March 18, 2024

Professor leads medical students to Peru for clinical, research experience

A group of medical students involved in the UMMS Medicine in Spanish elective recently returned from Peru where they engaged in both clinical work and research.

UMMS students with Manuel Valdivieso
The UMMS student team with Adjunct Professor and PAMS Polyclinic Director Manual Valdivieso in Peru. From left: Natalie Vala, Maria Ibarra, Dr. Valdivieso, and Matthew Pun.

Maria Ibarra, Matthew Pun and Natalie Vela were the first UMMS students to visit the PAMS Polyclinic in Chincha, a few hundred miles south of Lima. The clinic is directed by Adjunct Professor of Internal Medicine Manuel Valdivieso, a former Medicine in Spanish instructor who volunteers and travels there regularly to oversee operations and treat patients.

“This was the first time I have been able to bring students to work directly in the clinic, which had been a long time goal,” Valdivieso said. “It was a very positive experience.”

Global REACH supported students, who, as the first UMMS visitors to Chincha, were tasked with exploring potential long-term opportunities for student engagement and writing a curriculum report that could be a resource for future visiting students.

In addition to shadowing at the clinic, an outpatient center with both general practitioners and specialists, the students partnered with clinic leaders to conduct a research project assessing the prevalence of H. Pylori, a bacteria that is linked to gastric ulcers and cancer of the stomach.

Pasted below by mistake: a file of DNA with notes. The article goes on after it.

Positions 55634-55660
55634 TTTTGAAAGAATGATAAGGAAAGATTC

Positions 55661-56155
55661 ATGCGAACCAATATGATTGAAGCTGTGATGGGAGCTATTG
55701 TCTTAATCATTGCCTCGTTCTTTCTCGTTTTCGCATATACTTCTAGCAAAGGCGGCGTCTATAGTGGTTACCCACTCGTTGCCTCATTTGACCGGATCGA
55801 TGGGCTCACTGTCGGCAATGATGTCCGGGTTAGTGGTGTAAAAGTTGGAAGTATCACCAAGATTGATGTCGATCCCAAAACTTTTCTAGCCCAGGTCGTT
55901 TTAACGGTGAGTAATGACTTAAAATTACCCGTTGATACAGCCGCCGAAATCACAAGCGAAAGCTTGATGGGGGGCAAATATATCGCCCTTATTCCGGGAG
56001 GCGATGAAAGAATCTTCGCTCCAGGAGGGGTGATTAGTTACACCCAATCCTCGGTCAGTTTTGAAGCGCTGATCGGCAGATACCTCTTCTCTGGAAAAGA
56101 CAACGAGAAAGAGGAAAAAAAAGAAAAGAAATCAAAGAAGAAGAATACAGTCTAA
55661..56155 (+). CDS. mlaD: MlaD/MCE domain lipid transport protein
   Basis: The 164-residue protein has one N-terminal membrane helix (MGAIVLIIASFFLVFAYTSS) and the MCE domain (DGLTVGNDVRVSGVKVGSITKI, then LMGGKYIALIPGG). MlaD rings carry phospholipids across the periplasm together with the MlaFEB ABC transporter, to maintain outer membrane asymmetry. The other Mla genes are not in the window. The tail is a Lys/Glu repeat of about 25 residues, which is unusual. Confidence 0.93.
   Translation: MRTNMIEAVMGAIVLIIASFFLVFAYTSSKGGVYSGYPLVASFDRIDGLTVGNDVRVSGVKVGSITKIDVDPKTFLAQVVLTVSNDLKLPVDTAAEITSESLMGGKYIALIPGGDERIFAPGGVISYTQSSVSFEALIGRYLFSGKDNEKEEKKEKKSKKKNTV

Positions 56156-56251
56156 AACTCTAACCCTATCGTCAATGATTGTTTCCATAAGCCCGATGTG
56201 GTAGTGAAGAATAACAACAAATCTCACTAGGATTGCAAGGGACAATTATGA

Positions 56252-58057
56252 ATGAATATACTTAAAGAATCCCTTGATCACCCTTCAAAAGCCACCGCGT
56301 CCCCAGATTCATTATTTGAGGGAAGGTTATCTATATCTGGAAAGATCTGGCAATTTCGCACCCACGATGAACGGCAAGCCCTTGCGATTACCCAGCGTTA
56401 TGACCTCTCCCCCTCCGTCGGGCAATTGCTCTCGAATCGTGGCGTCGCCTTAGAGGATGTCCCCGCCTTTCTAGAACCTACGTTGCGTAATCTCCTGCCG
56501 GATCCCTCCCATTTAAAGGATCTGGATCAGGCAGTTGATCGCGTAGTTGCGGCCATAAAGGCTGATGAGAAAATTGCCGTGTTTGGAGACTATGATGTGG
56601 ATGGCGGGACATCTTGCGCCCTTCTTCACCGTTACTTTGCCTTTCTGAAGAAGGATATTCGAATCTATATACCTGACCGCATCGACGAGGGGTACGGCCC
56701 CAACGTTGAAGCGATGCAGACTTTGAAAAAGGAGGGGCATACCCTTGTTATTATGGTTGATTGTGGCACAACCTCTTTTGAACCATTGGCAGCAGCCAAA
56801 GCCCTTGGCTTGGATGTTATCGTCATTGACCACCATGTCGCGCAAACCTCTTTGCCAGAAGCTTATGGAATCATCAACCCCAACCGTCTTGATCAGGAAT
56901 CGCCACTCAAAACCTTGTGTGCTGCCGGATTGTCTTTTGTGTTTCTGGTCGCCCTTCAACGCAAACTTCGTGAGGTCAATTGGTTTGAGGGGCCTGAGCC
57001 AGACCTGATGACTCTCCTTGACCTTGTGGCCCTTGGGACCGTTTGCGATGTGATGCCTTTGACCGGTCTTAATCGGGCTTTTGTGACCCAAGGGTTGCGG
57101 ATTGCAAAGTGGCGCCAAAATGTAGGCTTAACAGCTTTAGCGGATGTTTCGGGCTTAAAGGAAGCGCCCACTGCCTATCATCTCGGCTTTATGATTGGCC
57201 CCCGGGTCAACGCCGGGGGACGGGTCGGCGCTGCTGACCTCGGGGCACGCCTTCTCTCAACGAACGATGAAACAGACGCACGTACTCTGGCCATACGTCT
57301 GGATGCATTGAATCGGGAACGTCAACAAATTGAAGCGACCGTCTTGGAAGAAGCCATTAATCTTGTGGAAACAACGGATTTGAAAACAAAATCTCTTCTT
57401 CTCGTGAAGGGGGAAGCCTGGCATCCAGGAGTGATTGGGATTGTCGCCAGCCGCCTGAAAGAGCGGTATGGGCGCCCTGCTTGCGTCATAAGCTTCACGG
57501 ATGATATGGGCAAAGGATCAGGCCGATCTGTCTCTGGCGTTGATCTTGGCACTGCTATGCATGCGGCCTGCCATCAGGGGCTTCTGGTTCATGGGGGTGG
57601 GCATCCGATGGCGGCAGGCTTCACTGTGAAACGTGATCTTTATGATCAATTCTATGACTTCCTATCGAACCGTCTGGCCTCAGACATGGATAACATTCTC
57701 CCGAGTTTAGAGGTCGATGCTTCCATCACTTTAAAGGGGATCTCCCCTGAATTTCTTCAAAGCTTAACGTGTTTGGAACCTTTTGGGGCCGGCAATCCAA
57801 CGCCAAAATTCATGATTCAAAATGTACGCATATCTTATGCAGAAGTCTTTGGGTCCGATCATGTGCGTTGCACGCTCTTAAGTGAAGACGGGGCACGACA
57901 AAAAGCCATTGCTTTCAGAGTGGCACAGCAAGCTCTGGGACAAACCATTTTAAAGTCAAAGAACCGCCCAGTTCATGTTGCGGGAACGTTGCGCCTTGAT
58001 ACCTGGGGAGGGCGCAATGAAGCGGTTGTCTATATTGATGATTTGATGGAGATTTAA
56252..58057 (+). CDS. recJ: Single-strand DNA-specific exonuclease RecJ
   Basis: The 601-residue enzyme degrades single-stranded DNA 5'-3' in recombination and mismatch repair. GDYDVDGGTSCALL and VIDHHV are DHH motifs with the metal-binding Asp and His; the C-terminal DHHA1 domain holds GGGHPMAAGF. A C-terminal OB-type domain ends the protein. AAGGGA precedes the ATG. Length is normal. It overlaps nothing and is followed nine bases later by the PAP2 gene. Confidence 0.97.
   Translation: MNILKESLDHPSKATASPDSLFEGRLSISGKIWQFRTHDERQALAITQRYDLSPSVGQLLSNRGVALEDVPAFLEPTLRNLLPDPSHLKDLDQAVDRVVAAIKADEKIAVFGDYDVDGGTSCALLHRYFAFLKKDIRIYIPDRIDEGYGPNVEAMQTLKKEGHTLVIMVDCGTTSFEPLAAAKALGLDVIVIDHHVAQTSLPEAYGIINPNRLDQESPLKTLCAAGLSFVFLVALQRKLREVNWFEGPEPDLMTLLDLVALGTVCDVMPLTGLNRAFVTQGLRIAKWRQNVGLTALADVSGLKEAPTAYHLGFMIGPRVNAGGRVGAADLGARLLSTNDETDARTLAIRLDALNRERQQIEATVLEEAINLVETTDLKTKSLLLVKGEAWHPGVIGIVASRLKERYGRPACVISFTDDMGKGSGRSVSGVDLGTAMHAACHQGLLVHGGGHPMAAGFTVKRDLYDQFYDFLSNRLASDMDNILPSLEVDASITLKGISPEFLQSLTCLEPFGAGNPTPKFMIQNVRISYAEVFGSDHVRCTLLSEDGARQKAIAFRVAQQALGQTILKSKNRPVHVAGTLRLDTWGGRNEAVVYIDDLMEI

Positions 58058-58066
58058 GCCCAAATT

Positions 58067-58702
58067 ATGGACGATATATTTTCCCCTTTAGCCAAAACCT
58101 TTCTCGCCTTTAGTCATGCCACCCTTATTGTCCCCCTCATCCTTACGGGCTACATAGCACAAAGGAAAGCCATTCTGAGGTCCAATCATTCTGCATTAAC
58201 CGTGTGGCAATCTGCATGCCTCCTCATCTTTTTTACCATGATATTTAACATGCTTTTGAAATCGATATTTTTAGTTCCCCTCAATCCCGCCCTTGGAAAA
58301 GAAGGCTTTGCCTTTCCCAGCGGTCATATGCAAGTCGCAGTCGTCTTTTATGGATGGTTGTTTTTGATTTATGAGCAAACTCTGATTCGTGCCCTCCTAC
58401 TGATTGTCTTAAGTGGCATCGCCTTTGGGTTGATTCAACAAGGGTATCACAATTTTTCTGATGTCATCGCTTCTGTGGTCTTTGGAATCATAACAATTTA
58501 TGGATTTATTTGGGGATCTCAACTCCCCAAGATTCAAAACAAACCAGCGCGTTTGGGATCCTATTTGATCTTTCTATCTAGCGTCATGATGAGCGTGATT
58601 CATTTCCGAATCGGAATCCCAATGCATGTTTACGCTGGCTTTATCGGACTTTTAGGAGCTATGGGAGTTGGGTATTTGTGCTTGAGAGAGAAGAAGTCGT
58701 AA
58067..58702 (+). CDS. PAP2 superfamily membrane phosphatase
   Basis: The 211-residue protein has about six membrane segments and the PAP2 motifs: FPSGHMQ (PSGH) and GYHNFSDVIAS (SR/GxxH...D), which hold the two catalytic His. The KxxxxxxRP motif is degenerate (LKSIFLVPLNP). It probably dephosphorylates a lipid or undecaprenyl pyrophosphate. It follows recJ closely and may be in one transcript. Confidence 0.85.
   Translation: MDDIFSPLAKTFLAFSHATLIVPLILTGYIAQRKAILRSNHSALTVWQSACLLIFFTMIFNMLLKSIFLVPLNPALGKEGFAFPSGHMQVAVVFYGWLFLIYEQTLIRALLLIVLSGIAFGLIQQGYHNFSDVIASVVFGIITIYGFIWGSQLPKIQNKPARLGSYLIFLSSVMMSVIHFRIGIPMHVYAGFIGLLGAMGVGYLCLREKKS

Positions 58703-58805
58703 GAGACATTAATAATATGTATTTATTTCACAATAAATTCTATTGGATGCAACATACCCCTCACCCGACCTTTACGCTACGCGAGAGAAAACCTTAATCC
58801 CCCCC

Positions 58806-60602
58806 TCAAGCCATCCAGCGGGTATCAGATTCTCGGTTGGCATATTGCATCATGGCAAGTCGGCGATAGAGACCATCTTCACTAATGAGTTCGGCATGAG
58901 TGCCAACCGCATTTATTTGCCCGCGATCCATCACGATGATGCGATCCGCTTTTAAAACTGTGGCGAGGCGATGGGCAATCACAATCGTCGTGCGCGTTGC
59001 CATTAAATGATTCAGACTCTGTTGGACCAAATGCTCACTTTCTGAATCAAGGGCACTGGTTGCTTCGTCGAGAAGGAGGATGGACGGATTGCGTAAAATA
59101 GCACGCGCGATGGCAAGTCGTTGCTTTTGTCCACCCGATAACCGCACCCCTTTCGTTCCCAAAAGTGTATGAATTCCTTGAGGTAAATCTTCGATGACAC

The students' research project involved analyzing clinic patient records for H. Pylori incidence and diagnosis trends.

The students chart-reviewed two years of retrospective patient data, synthesizing and documenting the disease prevalence, reported symptoms, and diagnostic techniques in an effort to help the clinic’s doctors understand trends and best practices (there are multiple ways to diagnose H. Pylori).

“There is a lot of pathology that is unique to Peru, so it is a beneficial area of study,” Valdivieso said. “After this visit, I can see the possibility that a prospective project could be followed from one group to the next.”

Apart from the research and clinical shadowing with local doctors, the students also helped to facilitate a weeklong community health fair where people from the surrounding area could come for free health consultations and screens for conditions such as anemia, hypertension, and diabetes. The event was run by clinic staff as well as other visiting medical students, residents, and physicians from medical schools in Lima as part of a weeklong medical mission.

“One of the best aspects was being able to meet the physicians and students from Lima,” said Vela. “It was great to get to know them over the course of the health fair days and to compare and contrast our different experiences with medical education in our respective countries.”

The students were able to put their Spanish language skills to use by conversing with clinic patients and colleagues after practicing for years through the Medicine in Spanish elective. That program is run by the UMMS Latin American & Native American Medical Association (LANAMA). Vela is the M4 director of the program and an active participant since her first year of medical school.

“It was a great opportunity to be immersed in the language and the culture, and be able to apply our Spanish language proficiency,” she said. “Any visitors to Chincha absolutely should be highly proficient in the language to be able to get the most out of the experience and be able to contribute as much as possible.”